brought into town the first single wagon used here. The neighbors regarded it as a curiosity, and their horses as he drove to church the first Sabbath, being affrighted, fled with as much precipitation as they do in our own day at the sight of the steam engine. It was a matter so strange to the people, that they actually proposed to call a town meeting to prohibit the use of wagons.

But the problems of growth didn’t last long. In the 1800 U.S. Census, Blandford had a population of 1,778—the largest the town ever was.

“The notion of Vampyres” in Early America

The 1784 Connecticut Courant report about Isaac Johnson having the bodies of his children dug up, hoping to save other members of his family from consumption, didn’t use the word “vampire.”

Two years before, the Connecticut poet John Trumbull had used that word in the fourth canto of M’Fingal while discussing British prison commissary Joshua Loring:

Aloft the mighty Loring stood,
And thriv’d like Vampyre on their blood.

But Trumbull also included a footnoted explanation for his readers:

The notion of Vampyres is a superstition, that has greatly prevailed in many parts of Europe. They pretend it is a dead body, which rises out of its grave in the night, and sucks the blood of the living.

Clearly the concept of vampires wasn’t yet common knowledge for Americans, even those who read satirical poetry.

The word “vampire” appeared more often in American newspapers during the following decades. One source was European literature. In 1786, for example, the French author Louis-Sébastien Mercier published a collection titled Mon Bonnet de nuit, soon translated into English as The Nightcap.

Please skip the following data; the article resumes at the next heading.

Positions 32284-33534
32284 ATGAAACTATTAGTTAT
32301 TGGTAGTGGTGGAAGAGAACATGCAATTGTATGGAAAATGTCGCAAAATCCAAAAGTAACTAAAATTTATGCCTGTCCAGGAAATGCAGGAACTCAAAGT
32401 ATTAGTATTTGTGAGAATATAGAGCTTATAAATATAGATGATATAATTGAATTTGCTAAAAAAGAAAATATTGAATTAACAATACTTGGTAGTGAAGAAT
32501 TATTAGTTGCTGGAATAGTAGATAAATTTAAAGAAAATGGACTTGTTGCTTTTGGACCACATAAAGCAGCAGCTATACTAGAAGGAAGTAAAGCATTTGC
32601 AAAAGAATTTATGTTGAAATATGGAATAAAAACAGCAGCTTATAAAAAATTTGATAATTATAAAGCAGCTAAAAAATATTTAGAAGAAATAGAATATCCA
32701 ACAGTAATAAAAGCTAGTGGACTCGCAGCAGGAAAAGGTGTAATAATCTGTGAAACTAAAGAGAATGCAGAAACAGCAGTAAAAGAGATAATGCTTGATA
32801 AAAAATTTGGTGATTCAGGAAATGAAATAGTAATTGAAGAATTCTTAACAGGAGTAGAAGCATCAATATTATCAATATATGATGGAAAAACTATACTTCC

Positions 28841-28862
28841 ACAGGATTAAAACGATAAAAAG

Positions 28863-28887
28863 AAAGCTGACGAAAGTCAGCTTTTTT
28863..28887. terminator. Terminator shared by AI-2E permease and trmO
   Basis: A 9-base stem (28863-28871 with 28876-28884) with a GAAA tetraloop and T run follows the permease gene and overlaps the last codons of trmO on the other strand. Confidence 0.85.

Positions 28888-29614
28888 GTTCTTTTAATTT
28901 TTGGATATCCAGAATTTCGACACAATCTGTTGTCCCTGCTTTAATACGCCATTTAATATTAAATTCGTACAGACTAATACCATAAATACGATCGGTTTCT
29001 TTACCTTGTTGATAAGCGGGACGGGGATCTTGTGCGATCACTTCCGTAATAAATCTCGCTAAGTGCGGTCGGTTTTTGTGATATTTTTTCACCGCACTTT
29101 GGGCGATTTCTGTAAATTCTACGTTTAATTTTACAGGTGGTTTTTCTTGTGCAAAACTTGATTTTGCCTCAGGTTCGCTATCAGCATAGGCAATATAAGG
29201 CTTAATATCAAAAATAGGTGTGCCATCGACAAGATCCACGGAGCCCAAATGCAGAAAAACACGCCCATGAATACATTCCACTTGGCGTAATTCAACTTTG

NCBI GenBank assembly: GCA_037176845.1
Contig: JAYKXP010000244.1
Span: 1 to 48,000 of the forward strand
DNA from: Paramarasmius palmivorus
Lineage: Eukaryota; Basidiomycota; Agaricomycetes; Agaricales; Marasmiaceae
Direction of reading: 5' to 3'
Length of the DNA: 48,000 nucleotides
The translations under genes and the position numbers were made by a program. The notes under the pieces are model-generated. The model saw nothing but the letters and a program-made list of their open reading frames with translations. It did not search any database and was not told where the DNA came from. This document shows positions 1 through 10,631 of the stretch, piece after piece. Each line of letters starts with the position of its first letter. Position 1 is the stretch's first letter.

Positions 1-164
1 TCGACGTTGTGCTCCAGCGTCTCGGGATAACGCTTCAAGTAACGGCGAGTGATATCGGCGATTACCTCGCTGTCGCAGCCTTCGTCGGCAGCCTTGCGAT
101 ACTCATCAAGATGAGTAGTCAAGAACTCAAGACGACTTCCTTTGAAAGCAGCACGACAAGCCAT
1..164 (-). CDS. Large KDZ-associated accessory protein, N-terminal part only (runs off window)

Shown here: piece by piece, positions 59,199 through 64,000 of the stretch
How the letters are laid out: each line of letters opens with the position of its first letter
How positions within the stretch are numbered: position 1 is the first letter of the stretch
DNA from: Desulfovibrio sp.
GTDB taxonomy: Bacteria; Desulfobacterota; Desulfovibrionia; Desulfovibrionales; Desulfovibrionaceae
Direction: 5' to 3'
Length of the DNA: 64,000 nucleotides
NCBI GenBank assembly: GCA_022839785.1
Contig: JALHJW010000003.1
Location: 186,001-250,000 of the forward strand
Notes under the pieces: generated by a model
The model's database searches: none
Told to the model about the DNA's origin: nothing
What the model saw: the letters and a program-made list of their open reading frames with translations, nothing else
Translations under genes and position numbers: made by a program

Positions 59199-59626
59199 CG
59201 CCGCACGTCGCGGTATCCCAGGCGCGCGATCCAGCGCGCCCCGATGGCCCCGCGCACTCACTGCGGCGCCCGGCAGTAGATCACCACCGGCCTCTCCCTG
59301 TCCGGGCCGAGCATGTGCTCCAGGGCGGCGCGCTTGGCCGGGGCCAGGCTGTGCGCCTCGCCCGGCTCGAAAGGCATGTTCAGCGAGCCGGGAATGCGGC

On 24 Nov 1787 the Pennsylvania Evening-Post published one piece by Mercier called “Opulence: A Vision.” Its narrator described obtaining the philosopher’s stone, which leads to wealth and a pretty young wife. Then, when everything seems to be going well—

a crowd of Vampires entered the room, and began to unfurnish my apartment. In vain did I make signs to them to desist; they carried every thing away, making many low bows. . . .

Then I turned to my dearly beloved, and, in the effusion of my soul, said to her, “The Vampires have stripped me of all I had; but still I have thee.” She wept—I thought it proceeded from tenderness; but my wife so mild, so open, sprang from my arms, ran over the apartment with the looks and gesture of a fury, and, seeing it was stript, seized on a purse the Vampires had forgot in one of my waistcoat pockets, came to me, and, applying a vigorous stroke to my cheek, disappeared.

Stunned with this scene, I got up in bed, in order to run after my wife, for I loved her. I had grown fat from living well; but a little Vampire, thinner still than the others, sprang upon me, and began to suck me alive. He swelled on my body as I grew lank; he dried me up from head to foot, gorging himself with my blood, and I became so light, that the wind carried me off my magnificent bed with rich curtains through the window.

(Spoiler: It was all a dream.)

American newspapers also printed extracts from Dr. Erasmus Darwin’s Botanic Garden (composed 1789-1793), which made a poetic hero of Benjamin Franklin and included such lines as this:

So, born on sounding pinions to the West,
When Tyrant-Power had built his eagle nest;
While from his eyry shriek’d the famish’d brood,
Clenched their sharp claws, and champ’d their beaks for blood,
Immortal FRANKLIN watch’d the callow crew,
And stabb’d the struggling Vampires, ere they flew.

Darwin used vampires, sucking blood from innocents, as a political metaphor. American authors couldn’t resist doing the same: